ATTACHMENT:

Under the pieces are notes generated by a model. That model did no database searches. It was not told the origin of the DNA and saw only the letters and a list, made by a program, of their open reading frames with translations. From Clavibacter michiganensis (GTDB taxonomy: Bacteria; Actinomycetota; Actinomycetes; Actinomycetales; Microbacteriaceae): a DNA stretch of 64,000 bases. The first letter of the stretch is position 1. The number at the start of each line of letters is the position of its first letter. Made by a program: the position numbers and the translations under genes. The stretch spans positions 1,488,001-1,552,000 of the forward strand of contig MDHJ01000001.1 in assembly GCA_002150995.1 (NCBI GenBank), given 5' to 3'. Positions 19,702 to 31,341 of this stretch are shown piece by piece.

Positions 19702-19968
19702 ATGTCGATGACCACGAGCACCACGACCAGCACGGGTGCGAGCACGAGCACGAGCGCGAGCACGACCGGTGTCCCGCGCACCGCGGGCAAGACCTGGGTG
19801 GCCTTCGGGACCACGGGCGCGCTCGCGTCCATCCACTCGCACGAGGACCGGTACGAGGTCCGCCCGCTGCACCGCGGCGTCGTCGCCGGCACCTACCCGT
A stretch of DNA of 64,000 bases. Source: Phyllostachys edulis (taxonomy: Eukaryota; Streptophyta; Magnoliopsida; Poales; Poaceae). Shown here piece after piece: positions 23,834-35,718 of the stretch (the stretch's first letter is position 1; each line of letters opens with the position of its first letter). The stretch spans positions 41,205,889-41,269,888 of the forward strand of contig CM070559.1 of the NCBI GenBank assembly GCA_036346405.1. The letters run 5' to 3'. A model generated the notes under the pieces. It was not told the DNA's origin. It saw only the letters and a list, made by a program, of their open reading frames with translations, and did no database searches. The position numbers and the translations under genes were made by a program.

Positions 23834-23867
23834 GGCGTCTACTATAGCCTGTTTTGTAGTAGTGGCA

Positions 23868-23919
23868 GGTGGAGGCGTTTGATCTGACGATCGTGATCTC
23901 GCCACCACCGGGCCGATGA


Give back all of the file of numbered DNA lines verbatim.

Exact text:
Under the pieces are notes generated by a model. That model did no database searches. It was not told the origin of the DNA and saw only the letters and a list, made by a program, of their open reading frames with translations. From Clavibacter michiganensis (GTDB taxonomy: Bacteria; Actinomycetota; Actinomycetes; Actinomycetales; Microbacteriaceae): a DNA stretch of 64,000 bases. The first letter of the stretch is position 1. The number at the start of each line of letters is the position of its first letter. Made by a program: the position numbers and the translations under genes. The stretch spans positions 1,488,001-1,552,000 of the forward strand of contig MDHJ01000001.1 in assembly GCA_002150995.1 (NCBI GenBank), given 5' to 3'. Positions 19,702 to 31,341 of this stretch are shown piece by piece.

Positions 19702-19968
19702 ATGTCGATGACCACGAGCACCACGACCAGCACGGGTGCGAGCACGAGCACGAGCGCGAGCACGACCGGTGTCCCGCGCACCGCGGGCAAGACCTGGGTG
19801 GCCTTCGGGACCACGGGCGCGCTCGCGTCCATCCACTCGCACGAGGACCGGTACGAGGTCCGCCCGCTGCACCGCGGCGTCGTCGCCGGCACCTACCCGT
A stretch of DNA of 64,000 bases. Source: Phyllostachys edulis (taxonomy: Eukaryota; Streptophyta; Magnoliopsida; Poales; Poaceae). Shown here piece after piece: positions 23,834-35,718 of the stretch (the stretch's first letter is position 1; each line of letters opens with the position of its first letter). The stretch spans positions 41,205,889-41,269,888 of the forward strand of contig CM070559.1 of the NCBI GenBank assembly GCA_036346405.1. The letters run 5' to 3'. A model generated the notes under the pieces. It was not told the DNA's origin. It saw only the letters and a list, made by a program, of their open reading frames with translations, and did no database searches. The position numbers and the translations under genes were made by a program.

Positions 23834-23867
23834 GGCGTCTACTATAGCCTGTTTTGTAGTAGTGGCA

Positions 23868-23919
23868 GGTGGAGGCGTTTGATCTGACGATCGTGATCTC
23901 GCCACCACCGGGCCGATGA